The title is appropriate.
Now I’m not anymore so upset of having lost the honor points bonus of the last month. And all those players who ground honor points for two months now see the result: some less fun playing the expansion. The same applies to raiders. You get some fun before, and some less fun after. A compromise.
I’m quite happy of my own. The very first two introductory quests in the Outlands are already offering me upgrades to my relatively crappy gear (and I even did some raidin’). I’m taking this veeeeery slowly so that I can play for a bit longer before hitting the raiding wall again.
But this is also the main topic now. The mudflation. Raph wrote a few things about this. But he talks about the economy, where in WoW this aspect is completely IRRELEVANT. He obviously speaks a bit in general, but WoW has other problems, concretely.
It’s not necessary to make a big list, because WoW’s economy is the one that works better. And it works well because it’s very simple (and we can argue whether this is good or not). It’s all ruled by money sinks and, imho, applied even too diligently. My 60 warrior never got more than 40 gold during his lifetime and I also had to go farming (something that I really despise) in a few cases because I was completely broken and couldn’t even afford repairs. Epic mount? No thanks, I despise buying money more than I despise farming.
What are the main money sinks in WoW? Training skills as you level up, repairs and “maintenance”. Maintenance including all the added money required to support high-end activity such as raiding.
That works. The economy works even too well. But, again, it’s pretty irrelevant for the player. What instead matters in WoW is the CONTENT mudflation. And the content mudflation works on different premises.
Mudflated content (in my own definition) is content whose functions overlap. Two pieces of content have the same function in the game, one is clearly better then the other, and it replaces the other. The result is: content is removed from the game.
Also: path of least resistance. When we have two paths, one is preferred over the other. Such are games.
We design games with content reduction in mind. I already underlined the absurdity of this concept more than two years ago, the week that Blizzard announced the expansion. I also pointed out what was going to happen and why:
The rise of the level cap is a quick “fix”, both in the sense of game-drug and as a functional and effective way to give back to the players that experience that they loved along the way and that faded when they hit the top, when they had to adapt their habits to the bigger raids and guilds. It works basically like the nostalgia. It’s like if you are warped back ten levels without even remembering to have gone through them and have to repeat the experience like if it was the first time. In this genre the possibility to refresh the sense of awe and achievement is definitely something precious and satisfying for the players. So: why not?
While we can argue whether the current content will go or not right in the toilet, what is sure is that the current *progress* will.
We could assume that the players will retain their current gear for most of the hike to 70 but if this is true Blizzard would lose one of the strongest “fun” points: the sense of achievement. In the current game levelling is fun because you acquire new skills, spend talent points, get access to the mount and acquire progessively and constantly new gear. If the next 10 levels become just a grind with each level just giving out higher stats and nothing else, the “magic” would vanish easily and the expansion would finally feel rather dull. A game where you retain the same sword for 10 levels is a game that isn’t fun. So what could happen? Where is the line that will part the brand new level 60 character ready to move to 70 and those other players that have been at 60 for more than one year and collected all sort of powerful items? From my point of view the expansion will HAVE TO replace the gear for *all* the players.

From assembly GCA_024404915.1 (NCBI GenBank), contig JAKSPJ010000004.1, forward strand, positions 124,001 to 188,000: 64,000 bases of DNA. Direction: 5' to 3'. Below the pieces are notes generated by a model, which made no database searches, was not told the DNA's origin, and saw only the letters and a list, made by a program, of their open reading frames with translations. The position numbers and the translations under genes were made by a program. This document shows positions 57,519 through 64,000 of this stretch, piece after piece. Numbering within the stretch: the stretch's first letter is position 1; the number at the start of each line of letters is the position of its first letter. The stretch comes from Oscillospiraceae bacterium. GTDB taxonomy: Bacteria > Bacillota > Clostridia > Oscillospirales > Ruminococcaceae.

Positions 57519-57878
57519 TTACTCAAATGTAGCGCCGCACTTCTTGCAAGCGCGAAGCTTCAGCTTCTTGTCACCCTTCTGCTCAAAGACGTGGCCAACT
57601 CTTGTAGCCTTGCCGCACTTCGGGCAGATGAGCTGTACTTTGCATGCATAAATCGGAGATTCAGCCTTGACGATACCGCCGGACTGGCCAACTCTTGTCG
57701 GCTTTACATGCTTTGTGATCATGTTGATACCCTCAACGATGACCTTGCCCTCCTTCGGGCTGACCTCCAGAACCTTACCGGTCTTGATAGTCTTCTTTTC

And the implicit contradiction: why we burn and remove content when content production is the bigger problem we have today? Scott Hartsman offered the answer to this:
All of that “database deflated” content is called “shared experiences,” and they’re critical to a game’s success in the era in which they’re relevant. In the long run it loses value. That’s a given.
However, it’s absolutely critical to have it there in the short term, in order to get a game to the point where it can actually lose that value. That’s a problem of success. We should be so lucky to have that content beginning to lose its original value.
What happened in WoW with the expansion? The first result is obvious. It completely erased all the content from level 58 and above. Every instance past BRD is now completely USELESS. And I’m not exaggerating.
In particular. The most useless piece of content of the whole game is now that “tier 0.5” they added about a year ago after all the protests against the raiding game. Completely. Useless.
The point is: the mudflation from the perspective of those who build these kinds of games isn’t THE PROBLEM. The mudflation is THE SOLUTION. Read Raph with this in mind.
And if you are a good game designer you would also notice that for a new player the quality of the game is inversely proportional to the mudflation. The more you open the gap between the early and late game, the less players around, the more the solo grind is prolonged.